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ADD Help for Kids

by Kate Wharmby Seldman
  • Overview

    Perhaps your child already has a diagnosis of ADD/ADHD, or maybe you're just beginning to worry about his distractible and hyperactive tendencies. In either case, help is available. Medication combined with therapy and behavior modification can "rewire" the ADHD kid's brain, teaching him coping mechanisms, allowing him to focus and restore his self-esteem.
  • What is ADD?

    ADD stands for attention deficit disorder. It can also be known as ADHD, or attention deficit hyperactivity disorder. It can manifest itself in children or adults. Usually, it begins in childhood and can continue into adulthood. Often it appears before the age of 7, but sometimes it can be seen in younger children, and sometimes even babies. It's characterized by two main symptoms: inattention and hyperactive-impulsive behavior. Often, kids tend to exhibit more of one main symptom than the other, but most children will still show both components of the disorder.
 
  • Significance

    ADD can affect a child's behavior in several ways. According to the National Institute of Mental Health, symptoms break down into three categories: inattention, hyperactivity and impulsivity. The inattentive child may struggle to complete homework, lose things easily, appear distracted, jump from one activity to another or get bored quickly. The hyperactive child is often constantly in motion, and it's hard to get him to sit still for meals, naps or school. He might talk incessantly, fidget and have trouble doing quiet activities. The impulsive child frequently interrupts others during conversations, has trouble waiting his turn in conversations and activities, loses patience easily, blurts out his thoughts even when they're not appropriate and doesn't think of the consequences before he acts. A child with ADHD may have low self-esteem. His behavior is likely to affect his family, potentially causing anger, frustration and arguments, and making the child feel as if he is "bad" or a "troublemaker."
  • Medication

    Doctor-prescribed medication often helps to alleviate the symptoms of ADHD. This medication is usually a stimulant. Adderall, Focalin and Ritalin are examples of stimulants used to treat ADHD. Stimulants tend to have a calming effect on kids with ADHD, allowing them to concentrate, and sometimes even improving their physical coordination. They may have side effects, however, so it's important to monitor your child carefully and have your doctor adjust dosage or switch medications if necessary. Common side effects of stimulants can include a loss of appetite, insomnia, anxiety and irritability, as well as rarer, more serious issues such as heart problems and high blood pressure. There are also non-stimulant medications that treat ADHD, such as Strattera, a selective norepinephrine reuptake inhibitor that works on the brain somewhat like an antidepressant. These medications can be taken alone or combined with a stimulant med to treat ADHD.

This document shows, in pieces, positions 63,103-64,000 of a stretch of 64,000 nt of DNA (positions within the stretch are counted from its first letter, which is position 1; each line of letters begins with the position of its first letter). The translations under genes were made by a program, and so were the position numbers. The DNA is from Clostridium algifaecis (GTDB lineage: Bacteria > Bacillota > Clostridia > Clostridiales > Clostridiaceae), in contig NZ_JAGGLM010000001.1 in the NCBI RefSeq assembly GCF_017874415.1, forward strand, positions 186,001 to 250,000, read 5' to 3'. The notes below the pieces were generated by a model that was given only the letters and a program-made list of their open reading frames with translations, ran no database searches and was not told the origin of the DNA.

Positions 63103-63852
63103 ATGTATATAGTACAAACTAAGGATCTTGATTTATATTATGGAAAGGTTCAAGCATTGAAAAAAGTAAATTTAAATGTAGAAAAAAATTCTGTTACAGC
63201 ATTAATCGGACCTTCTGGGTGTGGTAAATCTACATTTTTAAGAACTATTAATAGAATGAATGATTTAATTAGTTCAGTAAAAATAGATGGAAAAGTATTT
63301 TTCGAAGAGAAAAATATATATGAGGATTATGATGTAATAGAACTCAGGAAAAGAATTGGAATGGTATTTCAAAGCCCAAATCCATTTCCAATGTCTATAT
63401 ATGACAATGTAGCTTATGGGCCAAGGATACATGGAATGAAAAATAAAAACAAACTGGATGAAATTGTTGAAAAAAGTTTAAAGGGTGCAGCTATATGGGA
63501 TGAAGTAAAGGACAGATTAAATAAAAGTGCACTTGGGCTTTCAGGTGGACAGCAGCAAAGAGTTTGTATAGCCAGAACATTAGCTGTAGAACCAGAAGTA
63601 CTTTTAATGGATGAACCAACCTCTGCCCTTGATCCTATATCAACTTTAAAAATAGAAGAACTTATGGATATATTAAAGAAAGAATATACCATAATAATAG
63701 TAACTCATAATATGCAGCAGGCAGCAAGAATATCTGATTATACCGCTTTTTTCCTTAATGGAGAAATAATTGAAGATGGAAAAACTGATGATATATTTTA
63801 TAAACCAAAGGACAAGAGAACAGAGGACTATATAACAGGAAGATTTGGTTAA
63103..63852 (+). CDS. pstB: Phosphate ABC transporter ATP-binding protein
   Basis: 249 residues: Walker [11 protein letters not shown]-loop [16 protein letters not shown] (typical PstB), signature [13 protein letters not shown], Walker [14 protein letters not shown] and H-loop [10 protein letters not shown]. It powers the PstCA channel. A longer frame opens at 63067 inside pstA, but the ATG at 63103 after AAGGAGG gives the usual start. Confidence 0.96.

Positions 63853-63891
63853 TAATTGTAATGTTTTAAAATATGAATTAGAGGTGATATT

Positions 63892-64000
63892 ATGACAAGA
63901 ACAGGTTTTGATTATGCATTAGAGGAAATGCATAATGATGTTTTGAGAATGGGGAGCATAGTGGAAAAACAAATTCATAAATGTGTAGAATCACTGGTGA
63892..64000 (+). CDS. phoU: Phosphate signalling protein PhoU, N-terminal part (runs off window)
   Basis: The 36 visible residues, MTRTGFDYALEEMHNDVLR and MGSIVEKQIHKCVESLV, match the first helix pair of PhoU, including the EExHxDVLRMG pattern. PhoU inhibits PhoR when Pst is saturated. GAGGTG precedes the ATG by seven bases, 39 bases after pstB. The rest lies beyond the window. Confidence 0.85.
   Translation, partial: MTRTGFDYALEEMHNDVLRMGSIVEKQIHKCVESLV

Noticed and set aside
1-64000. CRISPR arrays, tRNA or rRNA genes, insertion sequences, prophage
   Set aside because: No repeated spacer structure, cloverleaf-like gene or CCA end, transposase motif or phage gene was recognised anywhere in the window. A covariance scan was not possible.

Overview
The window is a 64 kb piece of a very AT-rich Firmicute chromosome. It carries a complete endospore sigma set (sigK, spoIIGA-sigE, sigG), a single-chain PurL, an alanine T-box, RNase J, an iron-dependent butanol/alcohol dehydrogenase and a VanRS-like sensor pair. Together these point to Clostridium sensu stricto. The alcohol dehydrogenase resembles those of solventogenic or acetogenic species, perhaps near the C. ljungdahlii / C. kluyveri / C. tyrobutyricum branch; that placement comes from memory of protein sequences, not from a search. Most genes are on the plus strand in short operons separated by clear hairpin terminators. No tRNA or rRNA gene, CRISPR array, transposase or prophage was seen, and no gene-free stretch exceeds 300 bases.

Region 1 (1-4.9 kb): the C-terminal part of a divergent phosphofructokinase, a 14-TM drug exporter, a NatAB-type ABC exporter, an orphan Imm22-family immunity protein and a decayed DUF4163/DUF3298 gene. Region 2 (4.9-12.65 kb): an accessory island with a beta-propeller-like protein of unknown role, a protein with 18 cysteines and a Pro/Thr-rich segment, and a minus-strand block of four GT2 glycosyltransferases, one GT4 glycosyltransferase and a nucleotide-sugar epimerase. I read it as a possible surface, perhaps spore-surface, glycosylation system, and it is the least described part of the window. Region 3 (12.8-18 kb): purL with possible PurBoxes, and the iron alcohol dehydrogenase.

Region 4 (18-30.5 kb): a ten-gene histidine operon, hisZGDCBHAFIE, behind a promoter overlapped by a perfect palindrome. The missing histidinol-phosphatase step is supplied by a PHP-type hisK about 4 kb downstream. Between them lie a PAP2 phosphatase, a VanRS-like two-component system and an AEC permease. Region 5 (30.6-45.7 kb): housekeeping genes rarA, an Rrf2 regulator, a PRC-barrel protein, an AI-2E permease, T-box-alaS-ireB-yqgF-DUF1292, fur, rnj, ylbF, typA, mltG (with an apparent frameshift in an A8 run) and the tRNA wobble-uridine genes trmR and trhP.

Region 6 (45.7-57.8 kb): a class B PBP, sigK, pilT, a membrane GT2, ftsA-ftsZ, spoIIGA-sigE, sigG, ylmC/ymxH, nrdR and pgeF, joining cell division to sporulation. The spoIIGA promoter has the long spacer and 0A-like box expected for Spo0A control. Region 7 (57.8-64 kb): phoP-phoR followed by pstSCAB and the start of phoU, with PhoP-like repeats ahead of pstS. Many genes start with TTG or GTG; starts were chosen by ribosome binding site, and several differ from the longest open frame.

• Therapy

    Behavioral therapy is effective for children with ADHD. A psychologist or psychiatrist works with the child to break patterns of behavior and establish new ones. These patterns can involve everyday issues like sitting still in class, doing homework on time or keeping track of possessions. The child might also learn how to watch him or herself closely, so that he can be aware of negative behavioral patterns and hopefully eventually nip them in the bud. Some ADHD sufferers need help learning to identify social cues and body language, which can help them get along with others. An ADHD child's family might also benefit from therapy, which can teach them to let go of frustration and blame associated with the effect the disorder has had on all of them.
  • Warning

    From 1998 to 2005, calls to poison-control centers about possible ADHD-drug abuse have risen 75 percent, according to research from Cincinnati Children's Hospital Medical Center. Older children may use their ADHD drugs to get high, give them to other kids for the same purpose, or, if they don't have a prescription themselves, they may get them from other kids. Crushing the pills up and snorting them can provide users with a feeling of euphoria. Abuse of these medications can be very dangerous, potentially causing agitation, high blood pressure and rapid heatbeat. FDA researchers have also discovered that use of ADHD stimulant drugs can increase the risk of sudden death, not only in kids with preexisting heart conditions, but also in previously healthy children. It's imperative that you talk to your pediatrician before your child takes any ADHD remedy.

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